Polaris Industries’ costs for parts and materials increased $100 million in the first quarter.
Despite paying more, the Medina-based company still could not get everything it needed, company officials said Tuesday. Issues with its bearings supplier affected production at Roseau, Minn. Ongoing problems with computer chips, wire harnesses and shocks held up vehicles that were otherwise ready to ship.
Steel was up 130% over the same quarter in 2021, said Chief Financial Officer Bob Mack in an earnings call with analysts. Aluminum cost 140% more.
The manufacturer of all-terrain vehicles, snowmobiles, motorcycles and boats raised prices more than 10% toward the end of last year. While the price increases covered higher costs, the profit margin did take a 4% hit.
Overall, net income of $70 million, or $1.14 a share, was down 48% over a strong first quarter last year. Sales were nearly flat at $1.96 billion.
Neither profits nor revenue met analysts’ expectations, and Polaris shares took a hit, ending Tuesday down nearly 8%.
While the first quarter was bumpier than expected, Chief Executive Officer Mike Speetzen and Mack said another single-digit price increase enacted April 1, plus some better forecasting by suppliers, should allow growth in the second half of the year.
Polaris expects full-year sales to increase 12 to 15% and annual earnings per share to increase 11 to 14%.
Further, the company is making some long-term changes to help with a supply chain that could change again. For example, Speetzen said engineers when possible are redesigning vehicles to work around hard-to-get parts.
“As we work to remediate the current situation, we are refocusing our lens that we look at the supply-chain environment through,” he said in an earnings call with analysts. “Specifically we’re taking a longer term view and suspect that the supply chain will not likely see substantial improvements in the near term.”
The inflation in the first quarter — for example, a 120% cost increase between shipping containers from Asia and then by truck in the U.S. — should subside over time, Mack said.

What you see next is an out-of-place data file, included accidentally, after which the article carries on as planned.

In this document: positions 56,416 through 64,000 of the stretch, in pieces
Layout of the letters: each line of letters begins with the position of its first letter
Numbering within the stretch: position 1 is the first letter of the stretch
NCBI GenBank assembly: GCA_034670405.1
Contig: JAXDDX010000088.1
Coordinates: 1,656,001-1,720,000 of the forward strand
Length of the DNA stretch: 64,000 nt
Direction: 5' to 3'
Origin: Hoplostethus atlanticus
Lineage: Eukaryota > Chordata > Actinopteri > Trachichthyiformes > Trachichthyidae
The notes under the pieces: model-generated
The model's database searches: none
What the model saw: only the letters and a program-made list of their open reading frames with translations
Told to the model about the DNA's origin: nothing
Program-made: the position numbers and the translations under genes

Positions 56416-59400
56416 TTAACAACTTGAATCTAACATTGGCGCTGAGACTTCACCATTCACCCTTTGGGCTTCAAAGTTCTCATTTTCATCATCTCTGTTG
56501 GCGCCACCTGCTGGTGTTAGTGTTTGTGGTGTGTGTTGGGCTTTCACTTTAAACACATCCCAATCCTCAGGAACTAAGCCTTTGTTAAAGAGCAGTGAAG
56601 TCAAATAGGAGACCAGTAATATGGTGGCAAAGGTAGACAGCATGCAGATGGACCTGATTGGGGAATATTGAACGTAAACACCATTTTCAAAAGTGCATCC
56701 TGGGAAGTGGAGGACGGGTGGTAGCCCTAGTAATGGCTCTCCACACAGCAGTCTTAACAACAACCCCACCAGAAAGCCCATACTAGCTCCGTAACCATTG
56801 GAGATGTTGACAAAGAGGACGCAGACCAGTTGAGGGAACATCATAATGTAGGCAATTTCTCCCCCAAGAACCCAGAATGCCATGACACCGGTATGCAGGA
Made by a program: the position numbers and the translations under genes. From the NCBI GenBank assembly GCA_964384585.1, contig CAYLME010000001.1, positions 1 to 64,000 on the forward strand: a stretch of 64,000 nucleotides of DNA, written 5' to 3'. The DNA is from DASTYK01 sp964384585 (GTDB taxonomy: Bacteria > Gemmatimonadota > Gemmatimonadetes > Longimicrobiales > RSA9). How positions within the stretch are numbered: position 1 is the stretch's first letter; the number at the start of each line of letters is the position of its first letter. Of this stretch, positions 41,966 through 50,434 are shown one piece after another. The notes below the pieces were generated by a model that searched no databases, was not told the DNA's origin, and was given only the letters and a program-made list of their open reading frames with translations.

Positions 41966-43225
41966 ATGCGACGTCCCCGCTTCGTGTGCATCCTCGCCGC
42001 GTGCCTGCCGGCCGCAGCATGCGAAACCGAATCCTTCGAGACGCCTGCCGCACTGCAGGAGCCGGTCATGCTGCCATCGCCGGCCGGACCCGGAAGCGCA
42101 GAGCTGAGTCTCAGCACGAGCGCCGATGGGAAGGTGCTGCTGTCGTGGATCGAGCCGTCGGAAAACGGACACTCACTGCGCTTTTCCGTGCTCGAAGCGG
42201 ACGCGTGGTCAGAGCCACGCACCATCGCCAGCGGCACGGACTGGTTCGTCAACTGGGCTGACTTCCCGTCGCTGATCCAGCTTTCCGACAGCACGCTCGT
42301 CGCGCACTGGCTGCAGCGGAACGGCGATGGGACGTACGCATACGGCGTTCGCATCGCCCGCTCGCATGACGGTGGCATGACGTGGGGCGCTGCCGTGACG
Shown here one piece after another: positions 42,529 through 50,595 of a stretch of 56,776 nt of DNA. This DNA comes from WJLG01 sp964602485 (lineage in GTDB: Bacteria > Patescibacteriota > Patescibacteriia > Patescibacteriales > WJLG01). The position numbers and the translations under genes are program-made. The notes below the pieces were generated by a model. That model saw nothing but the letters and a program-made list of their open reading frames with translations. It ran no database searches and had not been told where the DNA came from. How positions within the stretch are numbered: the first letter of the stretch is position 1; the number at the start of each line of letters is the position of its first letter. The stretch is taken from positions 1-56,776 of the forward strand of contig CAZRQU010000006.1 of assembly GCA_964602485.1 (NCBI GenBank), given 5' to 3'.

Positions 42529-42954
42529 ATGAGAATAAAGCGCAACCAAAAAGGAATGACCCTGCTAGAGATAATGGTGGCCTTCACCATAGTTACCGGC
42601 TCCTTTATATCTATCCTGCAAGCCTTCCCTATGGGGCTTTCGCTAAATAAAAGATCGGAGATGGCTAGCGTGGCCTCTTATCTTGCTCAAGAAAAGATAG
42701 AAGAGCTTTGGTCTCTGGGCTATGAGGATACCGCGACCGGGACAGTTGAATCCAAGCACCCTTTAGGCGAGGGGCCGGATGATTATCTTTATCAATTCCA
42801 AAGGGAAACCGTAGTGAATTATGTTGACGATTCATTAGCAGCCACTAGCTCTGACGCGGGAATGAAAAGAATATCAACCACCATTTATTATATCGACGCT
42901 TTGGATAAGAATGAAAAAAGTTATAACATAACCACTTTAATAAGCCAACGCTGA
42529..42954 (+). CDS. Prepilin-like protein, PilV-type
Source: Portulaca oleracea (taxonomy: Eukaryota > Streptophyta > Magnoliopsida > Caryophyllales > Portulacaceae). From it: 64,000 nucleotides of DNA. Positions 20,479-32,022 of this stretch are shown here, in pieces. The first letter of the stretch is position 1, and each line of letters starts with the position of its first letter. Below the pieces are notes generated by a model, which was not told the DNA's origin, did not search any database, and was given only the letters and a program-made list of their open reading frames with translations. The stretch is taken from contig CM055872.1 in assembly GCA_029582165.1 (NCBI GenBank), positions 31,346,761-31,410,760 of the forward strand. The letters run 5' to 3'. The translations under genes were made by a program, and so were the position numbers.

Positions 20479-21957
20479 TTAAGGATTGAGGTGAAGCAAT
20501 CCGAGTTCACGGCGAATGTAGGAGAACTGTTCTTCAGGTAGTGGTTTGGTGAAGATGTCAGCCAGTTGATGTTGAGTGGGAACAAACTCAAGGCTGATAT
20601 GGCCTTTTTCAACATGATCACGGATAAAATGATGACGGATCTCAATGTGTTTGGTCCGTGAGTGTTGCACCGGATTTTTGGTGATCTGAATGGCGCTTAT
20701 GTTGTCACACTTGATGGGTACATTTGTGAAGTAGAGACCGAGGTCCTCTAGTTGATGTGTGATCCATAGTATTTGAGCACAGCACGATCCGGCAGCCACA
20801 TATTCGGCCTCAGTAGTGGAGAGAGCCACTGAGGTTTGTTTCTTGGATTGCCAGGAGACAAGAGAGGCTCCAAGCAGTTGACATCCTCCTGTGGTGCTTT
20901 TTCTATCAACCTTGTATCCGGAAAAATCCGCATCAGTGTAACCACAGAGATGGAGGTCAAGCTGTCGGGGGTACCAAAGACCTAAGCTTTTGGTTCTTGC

The good news, Speetzen said, is that demand has remained steady — and high. Seventy percent of vehicles produced in the first quarter were preordered, and the cancellation rate despite delays was low.
That means the company should have a cushion should the economy see further downturns. It would take two quarters or more to catch up with the preorders and get higher inventory into dealerships, he said.
It helps that typical Polaris customers have a higher than average income and have not been affected as much by pandemic downturns, he said.
The customer profile also should help mitigate any effects from higher interest rates because of the higher income levels and credit scores.
With dealer inventories low, there are few promotions right now, helping the bottom line.
In addition, Speetzen said in a release on its earnings that Polaris is making “strategic investments in both innovation and operations” to help replenish inventory.
In March, the company broke ground on a $22 million, 28,000-square-foot robotic liquid paint facility as it continues to expand facilities in Roseau. It also announced a 165,000-square-foot expansion of its parts and accessories distribution center near Dayton, Ohio.
The company lost some market share during the quarter, but Mack said looking over a 12-month cycle its share is pretty even. The current shift quarter to quarter depends on when different companies can get vehicles to dealers.
Motorcycle sales took the biggest hit in the quarter. North American sales for Indian Motorcycles were down 30%, while the motorcycle industry as a whole saw sales only dip about 10%.